U.S. Sen. Marco Rubio won 10 delegates in the D.C. Republican primary. (Courtesy Photo)
While billionaire Donald Trump may be winning primaries in many states, he came up significantly short compared to U.S. Sen. Marco Rubio (Fla.) and Ohio Gov. John Kasich in the District Republican primary.
Rubio edged past Kasich in the March 12 primary at the Loews Madison Hotel in downtown D.C. With a total of 2,839 voters, Rubio had 37.3 percent of the vote to Kasich’s 35.54 percent with Trump falling way behind with 13.77 percent and Sen. Ted Cruz (R-Texas) bringing up the rear at 12.36 percent. Former Florida Gov. Jeb Bush, Sen. Rand Paul (R-Ky.), and Dr. Ben Carson each got less than one percent of the vote, even though they were long gone from the race.
The results mean that 10 delegates to the Republican National Convention, to take place from July 18-21 in Cleveland, Ohio, will be pledged to Rubio. Kasich will have nine and the three District members of the Republican National Committee, who are automatic delegates – Jill Homan, Jose Cunningham and Bob Kabel – are likely to support Rubio because he was the top vote getter.
Black delegates elected to represent the District in Cleveland are Rich Counts, Laurent Crenshaw, and Jennifer Higgins. Six percent of District voters are Republicans. The city has never supported a Republican candidate for president since 1964, when the 23rd Amendment to the U.S. Constitution granted the District the right to vote in national elections. Political experts and District historians say the city’s Black population and the progressive bent of its Whites are why it’s a Democratic stronghold.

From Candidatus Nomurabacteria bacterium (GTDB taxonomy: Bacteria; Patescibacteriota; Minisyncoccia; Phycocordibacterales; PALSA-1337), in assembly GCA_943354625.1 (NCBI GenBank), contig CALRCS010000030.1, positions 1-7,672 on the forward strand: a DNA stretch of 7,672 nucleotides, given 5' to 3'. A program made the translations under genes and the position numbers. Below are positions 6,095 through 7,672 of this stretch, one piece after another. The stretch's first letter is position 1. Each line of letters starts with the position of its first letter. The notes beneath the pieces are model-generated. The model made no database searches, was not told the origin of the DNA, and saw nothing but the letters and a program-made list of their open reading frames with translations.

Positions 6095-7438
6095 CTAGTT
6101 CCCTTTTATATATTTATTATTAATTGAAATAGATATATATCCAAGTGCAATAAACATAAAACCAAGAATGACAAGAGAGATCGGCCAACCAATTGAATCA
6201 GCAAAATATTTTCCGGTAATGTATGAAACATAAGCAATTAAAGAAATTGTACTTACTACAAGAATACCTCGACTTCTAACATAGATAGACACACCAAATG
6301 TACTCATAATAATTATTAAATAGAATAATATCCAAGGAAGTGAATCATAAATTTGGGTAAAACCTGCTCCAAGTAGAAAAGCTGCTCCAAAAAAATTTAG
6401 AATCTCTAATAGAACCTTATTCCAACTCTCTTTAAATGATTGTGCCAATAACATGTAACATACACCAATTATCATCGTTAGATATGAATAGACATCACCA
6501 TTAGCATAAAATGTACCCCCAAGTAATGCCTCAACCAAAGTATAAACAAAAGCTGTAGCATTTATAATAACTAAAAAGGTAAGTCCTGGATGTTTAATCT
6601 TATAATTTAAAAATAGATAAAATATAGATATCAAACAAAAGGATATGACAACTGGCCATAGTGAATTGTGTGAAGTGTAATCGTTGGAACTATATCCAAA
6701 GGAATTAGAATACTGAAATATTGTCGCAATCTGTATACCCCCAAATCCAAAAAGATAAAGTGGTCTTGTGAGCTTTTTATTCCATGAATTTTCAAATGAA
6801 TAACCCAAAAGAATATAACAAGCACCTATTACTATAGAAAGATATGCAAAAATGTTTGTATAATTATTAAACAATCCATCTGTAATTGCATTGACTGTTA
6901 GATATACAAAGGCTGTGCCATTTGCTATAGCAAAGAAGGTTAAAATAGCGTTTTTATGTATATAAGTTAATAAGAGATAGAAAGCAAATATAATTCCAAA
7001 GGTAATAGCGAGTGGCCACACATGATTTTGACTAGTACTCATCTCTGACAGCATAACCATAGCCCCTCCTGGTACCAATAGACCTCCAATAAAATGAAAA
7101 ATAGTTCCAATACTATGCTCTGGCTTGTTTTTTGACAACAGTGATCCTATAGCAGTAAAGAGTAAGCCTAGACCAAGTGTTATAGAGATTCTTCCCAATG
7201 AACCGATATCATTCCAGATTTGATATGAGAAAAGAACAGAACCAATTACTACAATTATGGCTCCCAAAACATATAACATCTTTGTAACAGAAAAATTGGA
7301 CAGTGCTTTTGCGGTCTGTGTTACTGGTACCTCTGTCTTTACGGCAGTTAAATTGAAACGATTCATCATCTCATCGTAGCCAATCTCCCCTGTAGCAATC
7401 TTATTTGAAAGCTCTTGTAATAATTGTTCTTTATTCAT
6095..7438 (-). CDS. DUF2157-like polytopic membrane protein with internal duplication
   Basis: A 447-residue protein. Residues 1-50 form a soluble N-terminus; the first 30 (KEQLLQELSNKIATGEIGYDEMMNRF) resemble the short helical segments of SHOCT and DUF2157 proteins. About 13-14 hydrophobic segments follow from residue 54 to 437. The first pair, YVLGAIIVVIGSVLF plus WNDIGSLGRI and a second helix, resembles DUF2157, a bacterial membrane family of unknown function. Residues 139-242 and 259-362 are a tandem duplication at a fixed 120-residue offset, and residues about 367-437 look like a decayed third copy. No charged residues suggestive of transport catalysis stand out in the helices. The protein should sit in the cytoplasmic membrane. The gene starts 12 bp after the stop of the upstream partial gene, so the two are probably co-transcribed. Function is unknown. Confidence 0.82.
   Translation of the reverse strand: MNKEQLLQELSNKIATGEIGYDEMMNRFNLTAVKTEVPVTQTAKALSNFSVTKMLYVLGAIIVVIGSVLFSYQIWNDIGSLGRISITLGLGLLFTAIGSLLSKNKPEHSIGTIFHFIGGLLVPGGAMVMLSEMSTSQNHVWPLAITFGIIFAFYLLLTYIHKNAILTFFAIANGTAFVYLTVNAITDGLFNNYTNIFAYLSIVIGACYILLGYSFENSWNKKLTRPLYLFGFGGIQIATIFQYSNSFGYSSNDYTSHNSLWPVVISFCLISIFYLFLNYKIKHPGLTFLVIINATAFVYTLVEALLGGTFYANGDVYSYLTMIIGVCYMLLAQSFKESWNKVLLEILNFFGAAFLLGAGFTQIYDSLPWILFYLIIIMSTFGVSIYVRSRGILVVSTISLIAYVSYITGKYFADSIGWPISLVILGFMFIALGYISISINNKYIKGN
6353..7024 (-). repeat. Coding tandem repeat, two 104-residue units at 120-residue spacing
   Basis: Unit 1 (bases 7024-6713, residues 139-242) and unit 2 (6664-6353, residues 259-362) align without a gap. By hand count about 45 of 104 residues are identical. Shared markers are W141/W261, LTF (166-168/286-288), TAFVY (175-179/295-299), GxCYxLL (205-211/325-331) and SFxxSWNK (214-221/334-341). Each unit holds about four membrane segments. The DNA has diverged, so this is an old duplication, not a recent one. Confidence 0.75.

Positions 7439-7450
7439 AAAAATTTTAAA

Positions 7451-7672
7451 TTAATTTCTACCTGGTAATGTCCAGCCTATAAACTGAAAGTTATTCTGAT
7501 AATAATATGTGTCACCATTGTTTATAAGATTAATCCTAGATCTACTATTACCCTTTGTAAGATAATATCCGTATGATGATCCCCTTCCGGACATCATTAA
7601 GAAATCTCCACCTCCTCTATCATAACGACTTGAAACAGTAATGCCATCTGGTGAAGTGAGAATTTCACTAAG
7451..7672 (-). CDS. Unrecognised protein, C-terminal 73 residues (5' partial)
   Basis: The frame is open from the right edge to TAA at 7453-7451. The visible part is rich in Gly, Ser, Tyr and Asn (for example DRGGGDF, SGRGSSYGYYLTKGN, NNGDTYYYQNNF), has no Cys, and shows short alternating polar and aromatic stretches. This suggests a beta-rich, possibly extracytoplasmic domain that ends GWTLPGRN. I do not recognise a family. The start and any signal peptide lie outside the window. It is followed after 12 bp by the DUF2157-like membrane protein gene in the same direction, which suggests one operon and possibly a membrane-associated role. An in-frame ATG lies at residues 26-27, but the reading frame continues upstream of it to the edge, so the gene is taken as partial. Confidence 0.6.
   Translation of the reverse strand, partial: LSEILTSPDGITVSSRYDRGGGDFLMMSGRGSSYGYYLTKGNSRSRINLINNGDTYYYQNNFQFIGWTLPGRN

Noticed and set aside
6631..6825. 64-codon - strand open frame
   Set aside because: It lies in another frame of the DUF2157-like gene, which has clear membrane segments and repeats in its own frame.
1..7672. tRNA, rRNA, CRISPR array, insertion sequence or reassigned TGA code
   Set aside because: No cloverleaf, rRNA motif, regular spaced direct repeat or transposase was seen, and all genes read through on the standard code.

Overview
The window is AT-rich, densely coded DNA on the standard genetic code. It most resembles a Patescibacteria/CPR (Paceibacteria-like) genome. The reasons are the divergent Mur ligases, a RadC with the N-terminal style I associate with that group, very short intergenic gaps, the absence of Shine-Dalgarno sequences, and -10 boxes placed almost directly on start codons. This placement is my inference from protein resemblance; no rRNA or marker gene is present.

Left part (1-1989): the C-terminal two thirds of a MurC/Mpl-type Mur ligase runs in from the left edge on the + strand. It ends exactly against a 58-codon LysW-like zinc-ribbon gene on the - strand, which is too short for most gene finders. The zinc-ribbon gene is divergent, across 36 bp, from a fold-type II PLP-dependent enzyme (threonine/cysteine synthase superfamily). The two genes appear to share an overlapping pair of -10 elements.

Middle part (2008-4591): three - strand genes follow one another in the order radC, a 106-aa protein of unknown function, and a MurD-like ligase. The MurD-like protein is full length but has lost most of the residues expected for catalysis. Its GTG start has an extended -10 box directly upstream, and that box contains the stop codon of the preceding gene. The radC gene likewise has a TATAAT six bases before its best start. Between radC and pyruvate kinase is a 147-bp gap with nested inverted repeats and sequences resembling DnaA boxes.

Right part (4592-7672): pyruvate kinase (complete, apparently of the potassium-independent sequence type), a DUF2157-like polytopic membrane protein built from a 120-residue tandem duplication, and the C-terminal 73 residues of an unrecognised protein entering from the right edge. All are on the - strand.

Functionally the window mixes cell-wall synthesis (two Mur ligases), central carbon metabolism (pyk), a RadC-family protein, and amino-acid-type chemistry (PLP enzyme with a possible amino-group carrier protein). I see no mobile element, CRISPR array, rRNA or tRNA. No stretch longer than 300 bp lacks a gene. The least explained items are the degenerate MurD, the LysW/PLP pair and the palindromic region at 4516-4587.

Herbert Harris, a resident of Ward 7, waited almost 50 minutes in line to vote for Kasich and was one of the few Blacks casting a ballot. He said the former Ohio U.S. representative has the qualifications and experience to be president. “Gov. Kasich has legislative experience and he understands how Washington works” Harris said. “He has years of experience on Capitol Hill. He is mature and understands what is expected of a president.”
While Trump got no delegates from the D.C. Republican Party, he has a supporter in African American Amone Banks, a resident of Ward 5 and a former Democrat. “I like his ideas about bringing jobs back to the U.S.,” Banks said. “I also like what he says because he takes a strong stance on issues, is funding his own campaign, and not beholden to special interests. My wife disagrees with me and we argue, but I’m with Trump.”
Georgetown University student Ra’Mond Hines wants Cruz to live in the White House next. “I agree with him on a number of issues such as the Constitution should be interpreted strictly and his ideas on controlling immigration,” Hines, a member of the university’s College Republican Club, said. “Blacks should consider voting for Cruz because he will support small businesses and he will dialogue with the Black Lives Matter movement.”